Attacked For Wearing Niqab, Smart Cities Challenge Winners, Instagram Poll Determines Fate Of Malaysian Teen


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Fatima Ahmad, a 22-year-old student and resident of Montreal said a man tried to rip off her niqab as she was entering Charlevoix Metro Station. She also revealed that he hit her in the chest before running across the street to take a bus.

Ahmad points out this isn’t an isolated incident — and such incidents are becoming more common especially with the tabling of Quebec’s secularism bill.

Justice Femme, a Montreal-based group that offers legal support to women, says it has received more reports of hate-fuelled incidents since the bill’s March 28 tabling.

The reports included 12 cases of cyberbullying, which resulted in some women removing their photos from social media. There were two reports of women being refused early childhood education jobs on the basis of their hijabs. In several other cases, women said they were harassed or intimidated at work.



Infrastructure Canada announced the winners of its Smart Cities Challenge, a competition which empowers communities across the country to address local issues their residents face through new partnerships, using a smart cities approach, or in other words, through the use of data and connected technology. The winners will receive prizes worth a total of $75 million, which will be used to implement their visions.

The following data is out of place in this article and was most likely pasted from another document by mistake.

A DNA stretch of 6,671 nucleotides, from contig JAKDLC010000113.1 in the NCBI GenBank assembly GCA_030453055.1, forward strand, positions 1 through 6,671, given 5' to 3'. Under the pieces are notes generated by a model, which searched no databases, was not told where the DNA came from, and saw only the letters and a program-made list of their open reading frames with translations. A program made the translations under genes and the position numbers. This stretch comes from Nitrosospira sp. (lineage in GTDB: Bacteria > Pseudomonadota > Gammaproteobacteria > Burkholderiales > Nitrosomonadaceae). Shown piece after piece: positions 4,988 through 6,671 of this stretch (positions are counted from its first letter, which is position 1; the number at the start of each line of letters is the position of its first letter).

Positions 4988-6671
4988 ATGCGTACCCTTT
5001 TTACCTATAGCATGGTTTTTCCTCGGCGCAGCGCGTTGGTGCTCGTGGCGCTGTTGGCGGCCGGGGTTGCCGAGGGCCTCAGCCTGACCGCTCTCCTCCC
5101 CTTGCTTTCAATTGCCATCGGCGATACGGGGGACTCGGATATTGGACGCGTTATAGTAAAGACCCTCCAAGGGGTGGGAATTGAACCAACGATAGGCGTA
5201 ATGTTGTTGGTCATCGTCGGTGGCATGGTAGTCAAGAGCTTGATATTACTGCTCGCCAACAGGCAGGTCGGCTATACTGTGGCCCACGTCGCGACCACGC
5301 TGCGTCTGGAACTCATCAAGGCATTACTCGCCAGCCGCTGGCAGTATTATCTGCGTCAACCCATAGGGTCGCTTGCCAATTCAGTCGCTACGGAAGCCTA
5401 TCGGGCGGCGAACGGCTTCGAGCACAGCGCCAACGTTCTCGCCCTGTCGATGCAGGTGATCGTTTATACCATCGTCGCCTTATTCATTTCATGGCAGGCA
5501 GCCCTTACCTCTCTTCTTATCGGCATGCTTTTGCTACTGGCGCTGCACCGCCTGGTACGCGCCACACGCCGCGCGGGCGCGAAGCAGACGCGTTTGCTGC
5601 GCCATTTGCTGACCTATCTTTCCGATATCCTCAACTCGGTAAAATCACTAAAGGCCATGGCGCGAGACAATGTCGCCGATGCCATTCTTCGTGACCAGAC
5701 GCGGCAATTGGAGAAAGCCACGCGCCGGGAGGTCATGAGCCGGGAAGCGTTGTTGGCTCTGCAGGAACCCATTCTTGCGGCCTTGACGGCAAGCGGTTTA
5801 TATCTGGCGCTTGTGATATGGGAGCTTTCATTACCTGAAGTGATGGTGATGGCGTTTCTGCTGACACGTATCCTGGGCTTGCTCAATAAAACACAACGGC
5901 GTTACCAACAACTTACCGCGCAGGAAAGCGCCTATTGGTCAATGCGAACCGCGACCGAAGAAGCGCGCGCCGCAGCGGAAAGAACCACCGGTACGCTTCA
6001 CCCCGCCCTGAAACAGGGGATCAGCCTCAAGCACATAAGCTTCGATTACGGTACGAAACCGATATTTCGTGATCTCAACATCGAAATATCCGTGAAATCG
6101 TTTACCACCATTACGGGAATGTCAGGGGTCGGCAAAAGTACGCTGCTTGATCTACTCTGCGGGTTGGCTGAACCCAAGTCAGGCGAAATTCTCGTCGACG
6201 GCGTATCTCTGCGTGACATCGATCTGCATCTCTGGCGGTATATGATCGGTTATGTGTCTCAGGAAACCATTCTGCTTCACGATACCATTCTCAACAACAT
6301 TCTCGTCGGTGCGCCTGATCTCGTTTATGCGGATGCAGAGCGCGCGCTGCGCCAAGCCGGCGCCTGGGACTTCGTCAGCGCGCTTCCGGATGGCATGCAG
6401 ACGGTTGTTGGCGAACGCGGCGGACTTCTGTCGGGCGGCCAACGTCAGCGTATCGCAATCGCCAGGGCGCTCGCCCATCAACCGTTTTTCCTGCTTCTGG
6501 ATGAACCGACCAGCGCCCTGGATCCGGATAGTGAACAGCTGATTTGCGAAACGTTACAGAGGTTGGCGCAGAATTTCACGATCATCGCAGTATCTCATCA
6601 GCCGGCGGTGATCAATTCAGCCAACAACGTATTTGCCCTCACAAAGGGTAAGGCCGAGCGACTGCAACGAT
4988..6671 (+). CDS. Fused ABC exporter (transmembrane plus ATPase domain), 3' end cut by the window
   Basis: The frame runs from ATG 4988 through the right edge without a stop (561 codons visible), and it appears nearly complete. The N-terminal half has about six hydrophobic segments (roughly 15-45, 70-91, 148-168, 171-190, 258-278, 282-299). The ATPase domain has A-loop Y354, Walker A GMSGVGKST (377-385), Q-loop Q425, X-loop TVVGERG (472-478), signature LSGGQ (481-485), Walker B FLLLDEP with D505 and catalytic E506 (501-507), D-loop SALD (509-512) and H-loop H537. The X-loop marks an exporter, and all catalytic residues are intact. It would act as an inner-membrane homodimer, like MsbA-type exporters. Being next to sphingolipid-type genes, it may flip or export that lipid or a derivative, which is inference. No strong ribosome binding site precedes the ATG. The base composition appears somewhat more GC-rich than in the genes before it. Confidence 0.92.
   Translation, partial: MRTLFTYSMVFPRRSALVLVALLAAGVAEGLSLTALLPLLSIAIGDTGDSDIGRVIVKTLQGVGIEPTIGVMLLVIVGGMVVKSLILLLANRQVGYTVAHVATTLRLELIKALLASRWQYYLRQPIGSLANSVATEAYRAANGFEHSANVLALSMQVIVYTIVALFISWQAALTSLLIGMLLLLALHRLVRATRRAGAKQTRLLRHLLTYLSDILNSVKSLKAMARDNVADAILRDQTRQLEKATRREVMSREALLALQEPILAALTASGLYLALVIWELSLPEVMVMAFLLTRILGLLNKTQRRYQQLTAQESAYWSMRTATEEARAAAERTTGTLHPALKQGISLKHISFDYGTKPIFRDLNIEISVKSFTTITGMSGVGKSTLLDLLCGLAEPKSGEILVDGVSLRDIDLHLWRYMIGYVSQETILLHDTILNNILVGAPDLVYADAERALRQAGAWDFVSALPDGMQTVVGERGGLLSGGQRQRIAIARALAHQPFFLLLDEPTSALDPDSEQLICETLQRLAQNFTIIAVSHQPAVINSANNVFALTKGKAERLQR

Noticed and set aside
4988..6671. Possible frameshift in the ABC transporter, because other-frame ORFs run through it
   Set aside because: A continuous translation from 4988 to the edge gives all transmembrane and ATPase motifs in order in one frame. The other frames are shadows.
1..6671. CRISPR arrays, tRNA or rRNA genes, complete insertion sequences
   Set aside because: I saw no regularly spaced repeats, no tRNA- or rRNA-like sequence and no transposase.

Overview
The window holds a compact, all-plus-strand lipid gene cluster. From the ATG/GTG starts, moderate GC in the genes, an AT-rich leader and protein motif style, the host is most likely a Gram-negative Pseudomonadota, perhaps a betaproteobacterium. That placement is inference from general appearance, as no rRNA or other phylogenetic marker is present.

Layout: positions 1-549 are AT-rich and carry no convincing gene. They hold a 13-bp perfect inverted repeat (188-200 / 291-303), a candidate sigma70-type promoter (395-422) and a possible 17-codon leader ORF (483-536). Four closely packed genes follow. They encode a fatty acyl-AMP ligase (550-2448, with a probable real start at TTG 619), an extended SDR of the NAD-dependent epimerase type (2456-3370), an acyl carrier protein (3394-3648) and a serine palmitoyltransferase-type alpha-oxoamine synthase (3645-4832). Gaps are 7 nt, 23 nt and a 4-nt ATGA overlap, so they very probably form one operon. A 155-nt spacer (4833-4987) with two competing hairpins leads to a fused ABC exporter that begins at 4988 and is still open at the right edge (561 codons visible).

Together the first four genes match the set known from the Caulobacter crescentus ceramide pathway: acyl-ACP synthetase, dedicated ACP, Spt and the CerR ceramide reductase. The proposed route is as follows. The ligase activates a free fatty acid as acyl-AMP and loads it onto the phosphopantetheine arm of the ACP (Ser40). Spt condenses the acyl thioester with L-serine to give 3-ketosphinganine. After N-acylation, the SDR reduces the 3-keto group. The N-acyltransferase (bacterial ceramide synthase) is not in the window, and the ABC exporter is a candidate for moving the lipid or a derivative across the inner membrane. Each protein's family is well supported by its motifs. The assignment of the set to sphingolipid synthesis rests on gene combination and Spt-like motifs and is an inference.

The Town of Bridgewater, Nova Scotia took the $5 million prize for its proposal to reduce energy poverty among its citizens by making energy services universally available, affordable, and secure.

Nunavut Communities received $10 million for a life promotion approach to suicide prevention. The City of Guelph and Wellington County also received $10 million for their proposal to create a Circular Food Economy. And the $50 million prize went to the City of Montréal for its proposal to improve mobility and access to food.

The four winners will implement their smart cities approaches over the next five years. Updates on their implementation will be posted on Infrastructure Canada's website.



A 16 year-old girl has reportedly killed herself in Malaysia, after posting a poll on her Instagram account asking followers if she should die or not, and 69% of responders voting that she should.

Local officials have questioned whether the people who voted in the poll could be culpable in her death. Abetting the suicide of a minor is a crime in Malaysia, and those found guilty can face the death penalty or up to 20 years in prison.

Instagram extended its sympathies to the teenager's family, and said the company had a responsibility to make its users feel safe and supported.